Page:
A mother of 10 pleaded guilty Wednesday in the starvation death of her disabled daughter, but her lawyer said social workers and city officials share the blame.

Andrea Kelly, 39, was immediately sentenced to 20 to 40 years in prison after pleading to third-degree murder.

A grand jury investigation of the 2006 death of Danieal Kelly, who was 14 years old and weighed just 42 pounds, ignited fury in the city and prompted last year's ouster of two top city welfare officials. Nine people were criminally charged, including the girl's parents and four social workers.

"If anybody at DHS (the Department of Human Services) actually showed up, the child would have been removed from the home eight to nine months earlier," defense lawyer Richard Q. Hark said after the hearing. "She would have lived."

Danieal — once a chubby-cheeked child who beamed in photographs taken on school trips — had deteriorated in the years since her father split with a stepmother in Arizona and she returned to her mother's care in Philadelphia. She lost more than half her body weight and never left the dark, squalid house for school or even fresh air.

Danieal suffered from cerebral palsy and could not walk. In her last days alive, during an August heat wave, the bedridden girl had flies and maggots hovering near her open sores and could muster only enough energy to ask a brother for "water." He begged their mother to call an ambulance but was rebuffed, according to the grand jury report.

"I do accept my part in my daughter's death. I wish I could have done more than I did to save her," Andrea Kelly told a judge Wednesday, as an older son listened from the back row, the lone child in attendance. The minor-age children have been in foster care since Danieal's death.

Prosecutors will now focus on the remaining defendants, including social worker Julius Murray, who is charged with involuntary manslaughter, a misdemeanor. Murray worked for MultiEthnic Behavioral Health, a city contractor paid to help DHS provide services to needy families.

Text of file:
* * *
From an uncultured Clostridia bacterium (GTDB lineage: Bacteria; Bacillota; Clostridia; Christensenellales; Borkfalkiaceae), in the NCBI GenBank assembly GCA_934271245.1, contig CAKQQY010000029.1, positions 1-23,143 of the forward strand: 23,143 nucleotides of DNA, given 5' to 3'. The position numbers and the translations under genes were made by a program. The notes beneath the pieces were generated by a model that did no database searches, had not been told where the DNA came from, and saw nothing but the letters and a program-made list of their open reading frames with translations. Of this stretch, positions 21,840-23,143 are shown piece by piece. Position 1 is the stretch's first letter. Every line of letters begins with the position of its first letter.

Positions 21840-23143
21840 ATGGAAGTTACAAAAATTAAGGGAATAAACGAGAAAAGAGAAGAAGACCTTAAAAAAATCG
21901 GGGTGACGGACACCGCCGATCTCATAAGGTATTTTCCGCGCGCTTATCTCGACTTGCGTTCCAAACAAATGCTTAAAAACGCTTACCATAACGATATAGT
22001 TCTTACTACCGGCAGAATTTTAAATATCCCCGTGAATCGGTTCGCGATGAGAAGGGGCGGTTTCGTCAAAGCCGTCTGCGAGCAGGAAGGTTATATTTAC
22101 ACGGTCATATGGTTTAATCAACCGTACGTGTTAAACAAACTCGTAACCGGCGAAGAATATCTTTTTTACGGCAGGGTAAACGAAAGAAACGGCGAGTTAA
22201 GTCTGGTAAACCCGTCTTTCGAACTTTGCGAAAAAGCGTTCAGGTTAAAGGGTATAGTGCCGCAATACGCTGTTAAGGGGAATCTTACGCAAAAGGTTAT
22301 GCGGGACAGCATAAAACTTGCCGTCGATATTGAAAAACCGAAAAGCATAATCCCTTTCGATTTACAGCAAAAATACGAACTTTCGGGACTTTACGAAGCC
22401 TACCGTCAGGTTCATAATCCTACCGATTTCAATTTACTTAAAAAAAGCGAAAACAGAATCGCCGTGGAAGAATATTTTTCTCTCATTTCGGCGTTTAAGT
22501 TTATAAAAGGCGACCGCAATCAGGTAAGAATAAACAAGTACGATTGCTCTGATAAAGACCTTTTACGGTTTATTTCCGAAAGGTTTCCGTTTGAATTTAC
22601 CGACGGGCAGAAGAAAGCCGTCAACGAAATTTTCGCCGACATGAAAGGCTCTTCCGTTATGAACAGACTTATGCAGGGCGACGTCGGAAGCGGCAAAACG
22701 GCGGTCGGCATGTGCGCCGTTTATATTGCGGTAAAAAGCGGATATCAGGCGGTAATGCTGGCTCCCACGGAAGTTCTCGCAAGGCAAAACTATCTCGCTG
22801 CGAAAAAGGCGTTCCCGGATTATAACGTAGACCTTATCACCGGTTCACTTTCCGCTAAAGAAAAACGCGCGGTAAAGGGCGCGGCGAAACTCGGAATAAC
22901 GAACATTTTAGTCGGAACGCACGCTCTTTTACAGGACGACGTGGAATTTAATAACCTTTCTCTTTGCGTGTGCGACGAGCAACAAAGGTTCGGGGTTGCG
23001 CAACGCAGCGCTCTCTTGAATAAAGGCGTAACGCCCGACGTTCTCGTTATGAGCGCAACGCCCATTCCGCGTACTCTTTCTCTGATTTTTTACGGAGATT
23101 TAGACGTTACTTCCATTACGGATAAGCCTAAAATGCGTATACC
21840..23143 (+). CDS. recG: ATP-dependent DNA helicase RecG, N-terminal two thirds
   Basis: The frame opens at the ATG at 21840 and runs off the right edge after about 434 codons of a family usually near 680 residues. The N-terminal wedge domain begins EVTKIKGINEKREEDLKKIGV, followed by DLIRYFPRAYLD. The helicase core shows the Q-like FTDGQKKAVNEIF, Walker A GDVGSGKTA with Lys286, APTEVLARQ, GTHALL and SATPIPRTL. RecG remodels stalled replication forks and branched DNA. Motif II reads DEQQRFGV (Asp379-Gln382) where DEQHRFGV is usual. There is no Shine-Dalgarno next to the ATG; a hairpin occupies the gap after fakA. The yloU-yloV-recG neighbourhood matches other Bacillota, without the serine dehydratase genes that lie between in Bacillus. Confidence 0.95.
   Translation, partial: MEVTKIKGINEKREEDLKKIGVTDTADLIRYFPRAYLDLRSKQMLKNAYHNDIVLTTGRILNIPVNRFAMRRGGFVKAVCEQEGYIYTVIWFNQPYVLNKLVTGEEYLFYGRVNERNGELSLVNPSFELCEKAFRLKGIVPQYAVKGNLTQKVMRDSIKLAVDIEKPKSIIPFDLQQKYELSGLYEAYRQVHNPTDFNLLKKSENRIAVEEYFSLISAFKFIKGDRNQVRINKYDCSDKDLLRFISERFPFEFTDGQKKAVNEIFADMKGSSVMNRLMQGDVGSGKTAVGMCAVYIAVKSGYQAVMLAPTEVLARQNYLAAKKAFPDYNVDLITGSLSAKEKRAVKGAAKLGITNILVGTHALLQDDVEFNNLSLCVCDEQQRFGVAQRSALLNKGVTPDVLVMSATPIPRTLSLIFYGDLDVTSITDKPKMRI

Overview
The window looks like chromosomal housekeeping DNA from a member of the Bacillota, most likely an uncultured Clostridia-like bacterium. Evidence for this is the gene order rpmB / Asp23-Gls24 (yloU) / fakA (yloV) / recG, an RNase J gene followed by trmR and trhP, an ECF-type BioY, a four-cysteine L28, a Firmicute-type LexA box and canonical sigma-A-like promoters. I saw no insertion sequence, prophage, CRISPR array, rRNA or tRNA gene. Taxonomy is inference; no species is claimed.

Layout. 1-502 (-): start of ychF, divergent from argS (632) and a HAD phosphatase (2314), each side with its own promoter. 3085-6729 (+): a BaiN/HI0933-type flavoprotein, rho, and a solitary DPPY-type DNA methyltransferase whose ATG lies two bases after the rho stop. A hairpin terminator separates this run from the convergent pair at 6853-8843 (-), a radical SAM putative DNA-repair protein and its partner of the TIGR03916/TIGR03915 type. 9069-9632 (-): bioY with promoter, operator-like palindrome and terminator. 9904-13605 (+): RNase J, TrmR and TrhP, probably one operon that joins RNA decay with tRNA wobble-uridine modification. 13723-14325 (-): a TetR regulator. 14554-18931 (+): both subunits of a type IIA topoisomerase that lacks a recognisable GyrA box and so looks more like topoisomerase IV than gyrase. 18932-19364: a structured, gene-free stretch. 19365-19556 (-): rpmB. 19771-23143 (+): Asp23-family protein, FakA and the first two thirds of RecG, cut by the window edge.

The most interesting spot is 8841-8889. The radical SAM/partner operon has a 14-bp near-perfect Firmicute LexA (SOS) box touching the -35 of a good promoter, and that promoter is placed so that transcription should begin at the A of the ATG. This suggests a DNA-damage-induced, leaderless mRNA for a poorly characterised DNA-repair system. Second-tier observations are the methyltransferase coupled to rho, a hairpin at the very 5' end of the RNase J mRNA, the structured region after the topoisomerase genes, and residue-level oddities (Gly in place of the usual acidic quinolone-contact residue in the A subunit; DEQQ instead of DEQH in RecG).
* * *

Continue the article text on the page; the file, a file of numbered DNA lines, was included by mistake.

The grand jury charged that Murray rarely if ever made the required twice-a-week visits and that he and a company owner forged reports to cover up their inaction.

"Though it was her mother who actually killed her, there are many layers of blame for what happened to Danieal Kelly: from parents, to caseworkers, to supervisors, to administrators," states the 258-page grand jury report, issued last year.

Murray insists he made the visits, said his lawyer, Will Spade.

Assistant District Attorney Ed McCann called such an assertion "ludicrous."

"This child's decline cold not have been missed by anyone," McCann said Wednesday. "If anyone would have been in that house in the months prior to her death, they would have seen a child starving to death."

The father, Daniel Kelly of Darby, Pa., is charged with child endangerment for allegedly deserting his daughter after they moved back to Philadelphia.

Meanwhile, the parents have a civil suit pending against the city on behalf of Danieal's estate, a suit the mayor and district attorney once deemed "obscene." Lawyers involved say the likely beneficiaries are Danieal's siblings, especially if both parents are convicted.